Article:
Body size, trophic level, and the use of fish as transmission routes by parasites
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Within food webs, trophically transmitted helminth parasites use predator–prey links for their own transfer from intermediate prey hosts, in which they occur as larval or juvenile stages, to predatory definitive hosts, in which they reach maturity. In large taxa that can be used as intermediate and/or definitive hosts, such as fish, a host species’ position within a trophic network should determine whether its parasite fauna consists mostly of adult or larval helminths, since vulnerability to predation determines an animal’s role in predator–prey links. Using a large database on the helminth parasites of 303 fish species, we tested whether the proportion of parasite species in a host that occur as larval or juvenile stages is best explained by their trophic level or by their body size. Independent of fish phylogeny or habitat, only fish body length emerged as a significant predictor of the proportion of parasites in a host that occur as larval stages from our multivariate analyses. On average, the proportion of larval helminth taxa in fish shorter than 20 cm was twice as high as that for fish over 100 cm in length. This is consistent with the prediction that small fishes, being more vulnerable to predation, make better hosts for larval parasites. However, trophic level and body length are strongly correlated among fish species, and they may have separate though confounded effects on the parasite fauna exploiting a given species. Helminths show varying levels of host specificity toward their intermediate host when the latter is the downstream host involved in trophic transmission toward an upstream definitive host. Given this broad physiological compatibility of many helminths with fish hosts, our results indicate that fish body length, as a proxy for vulnerability to predators, is a better predictor of their use by helminth larvae than their trophic level based on diet content.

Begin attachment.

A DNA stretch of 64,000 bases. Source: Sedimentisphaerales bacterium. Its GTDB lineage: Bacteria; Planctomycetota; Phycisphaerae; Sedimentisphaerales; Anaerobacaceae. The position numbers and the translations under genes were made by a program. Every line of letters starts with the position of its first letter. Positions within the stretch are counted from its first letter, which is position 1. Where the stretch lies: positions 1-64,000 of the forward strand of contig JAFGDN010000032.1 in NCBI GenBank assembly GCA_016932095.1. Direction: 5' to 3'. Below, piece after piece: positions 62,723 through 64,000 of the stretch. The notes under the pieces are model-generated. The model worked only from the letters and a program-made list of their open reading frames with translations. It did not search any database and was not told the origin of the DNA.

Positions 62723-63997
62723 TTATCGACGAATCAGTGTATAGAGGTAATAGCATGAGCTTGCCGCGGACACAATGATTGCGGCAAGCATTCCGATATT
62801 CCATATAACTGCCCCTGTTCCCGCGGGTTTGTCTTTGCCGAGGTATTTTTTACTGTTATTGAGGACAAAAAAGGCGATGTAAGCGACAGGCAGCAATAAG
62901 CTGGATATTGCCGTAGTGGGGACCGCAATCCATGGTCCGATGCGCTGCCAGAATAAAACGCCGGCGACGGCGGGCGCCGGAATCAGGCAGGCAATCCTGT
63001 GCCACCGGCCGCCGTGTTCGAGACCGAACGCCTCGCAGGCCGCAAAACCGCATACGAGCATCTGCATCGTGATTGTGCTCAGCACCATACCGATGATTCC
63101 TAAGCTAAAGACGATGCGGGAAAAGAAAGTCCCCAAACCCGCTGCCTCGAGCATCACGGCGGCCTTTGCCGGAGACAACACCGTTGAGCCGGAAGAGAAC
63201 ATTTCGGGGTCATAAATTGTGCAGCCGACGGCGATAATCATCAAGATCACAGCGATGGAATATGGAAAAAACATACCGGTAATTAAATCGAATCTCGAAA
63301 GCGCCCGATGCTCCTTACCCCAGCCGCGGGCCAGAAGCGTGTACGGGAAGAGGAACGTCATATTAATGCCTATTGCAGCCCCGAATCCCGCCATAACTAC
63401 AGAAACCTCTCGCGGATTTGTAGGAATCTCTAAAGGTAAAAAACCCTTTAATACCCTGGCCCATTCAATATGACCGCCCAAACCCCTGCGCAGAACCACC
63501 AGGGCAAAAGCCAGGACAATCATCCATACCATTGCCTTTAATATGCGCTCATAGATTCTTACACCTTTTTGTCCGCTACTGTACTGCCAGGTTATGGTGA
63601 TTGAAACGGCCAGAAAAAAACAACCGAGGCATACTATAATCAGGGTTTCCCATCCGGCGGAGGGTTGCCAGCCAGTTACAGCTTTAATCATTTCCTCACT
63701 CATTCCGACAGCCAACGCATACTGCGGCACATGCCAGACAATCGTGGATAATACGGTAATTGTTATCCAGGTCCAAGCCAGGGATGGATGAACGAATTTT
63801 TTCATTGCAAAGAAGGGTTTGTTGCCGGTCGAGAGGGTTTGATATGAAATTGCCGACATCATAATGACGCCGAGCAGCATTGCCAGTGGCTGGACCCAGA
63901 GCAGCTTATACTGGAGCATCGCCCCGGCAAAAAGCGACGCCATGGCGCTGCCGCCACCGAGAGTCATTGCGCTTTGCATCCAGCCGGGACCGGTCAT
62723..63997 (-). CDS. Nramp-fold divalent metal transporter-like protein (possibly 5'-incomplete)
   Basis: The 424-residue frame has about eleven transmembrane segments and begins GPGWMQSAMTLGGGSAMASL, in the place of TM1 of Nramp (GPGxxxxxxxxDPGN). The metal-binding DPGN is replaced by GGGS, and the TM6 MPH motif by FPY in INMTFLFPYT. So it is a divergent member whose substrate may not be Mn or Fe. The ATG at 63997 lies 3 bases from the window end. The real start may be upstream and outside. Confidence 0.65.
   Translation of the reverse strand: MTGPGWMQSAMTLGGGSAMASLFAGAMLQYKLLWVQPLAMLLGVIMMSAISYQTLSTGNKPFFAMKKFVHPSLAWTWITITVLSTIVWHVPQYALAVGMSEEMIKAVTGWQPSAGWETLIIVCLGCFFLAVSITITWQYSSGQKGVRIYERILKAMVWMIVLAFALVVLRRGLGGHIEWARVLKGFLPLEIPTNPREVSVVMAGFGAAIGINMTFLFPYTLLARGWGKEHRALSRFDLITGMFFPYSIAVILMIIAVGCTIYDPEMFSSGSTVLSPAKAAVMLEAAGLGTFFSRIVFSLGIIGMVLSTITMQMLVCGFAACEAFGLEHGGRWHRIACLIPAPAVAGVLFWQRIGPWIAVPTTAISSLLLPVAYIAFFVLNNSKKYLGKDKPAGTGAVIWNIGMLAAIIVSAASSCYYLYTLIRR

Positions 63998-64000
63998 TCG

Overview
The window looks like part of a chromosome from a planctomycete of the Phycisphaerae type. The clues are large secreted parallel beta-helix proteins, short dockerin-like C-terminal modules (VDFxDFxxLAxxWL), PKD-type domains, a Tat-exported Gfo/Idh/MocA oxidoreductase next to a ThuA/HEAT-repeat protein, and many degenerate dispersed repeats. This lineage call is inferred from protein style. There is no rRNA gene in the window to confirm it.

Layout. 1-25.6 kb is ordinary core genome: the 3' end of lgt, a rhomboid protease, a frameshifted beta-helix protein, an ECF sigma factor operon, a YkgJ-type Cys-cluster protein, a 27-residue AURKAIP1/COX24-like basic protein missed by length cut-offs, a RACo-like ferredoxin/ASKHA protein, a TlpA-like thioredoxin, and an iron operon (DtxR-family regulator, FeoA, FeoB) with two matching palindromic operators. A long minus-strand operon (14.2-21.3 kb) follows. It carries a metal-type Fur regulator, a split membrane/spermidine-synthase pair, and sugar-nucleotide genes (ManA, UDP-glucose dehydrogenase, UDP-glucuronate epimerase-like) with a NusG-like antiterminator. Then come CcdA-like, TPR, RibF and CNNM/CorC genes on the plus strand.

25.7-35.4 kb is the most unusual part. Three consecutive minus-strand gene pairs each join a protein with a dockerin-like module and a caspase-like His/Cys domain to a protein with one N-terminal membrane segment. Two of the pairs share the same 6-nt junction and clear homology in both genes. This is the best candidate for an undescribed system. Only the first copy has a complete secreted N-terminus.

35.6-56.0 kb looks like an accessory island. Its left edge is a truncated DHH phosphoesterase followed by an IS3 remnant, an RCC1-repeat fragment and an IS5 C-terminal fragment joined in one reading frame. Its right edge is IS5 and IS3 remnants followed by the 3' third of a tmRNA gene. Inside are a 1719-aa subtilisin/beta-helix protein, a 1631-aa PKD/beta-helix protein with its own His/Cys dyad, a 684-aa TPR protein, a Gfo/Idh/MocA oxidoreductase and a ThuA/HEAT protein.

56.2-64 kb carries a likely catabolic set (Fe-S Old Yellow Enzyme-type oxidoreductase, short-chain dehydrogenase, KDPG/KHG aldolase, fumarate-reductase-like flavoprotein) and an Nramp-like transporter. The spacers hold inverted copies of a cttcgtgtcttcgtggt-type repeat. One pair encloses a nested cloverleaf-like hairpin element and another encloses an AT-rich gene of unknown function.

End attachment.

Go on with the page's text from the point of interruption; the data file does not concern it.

KeywordsFood webs Helminths Complex life cycle Trophic link Intermediate hosts Predation
We are grateful to Juan Timi and members of the Otago Ecological Parasitology Research Group for useful comments on an earlier draft of this manuscript, and in particular to one anonymous referee who provided very thoughtful suggestions. Financial support came in part via a grant from the Marsden Fund.
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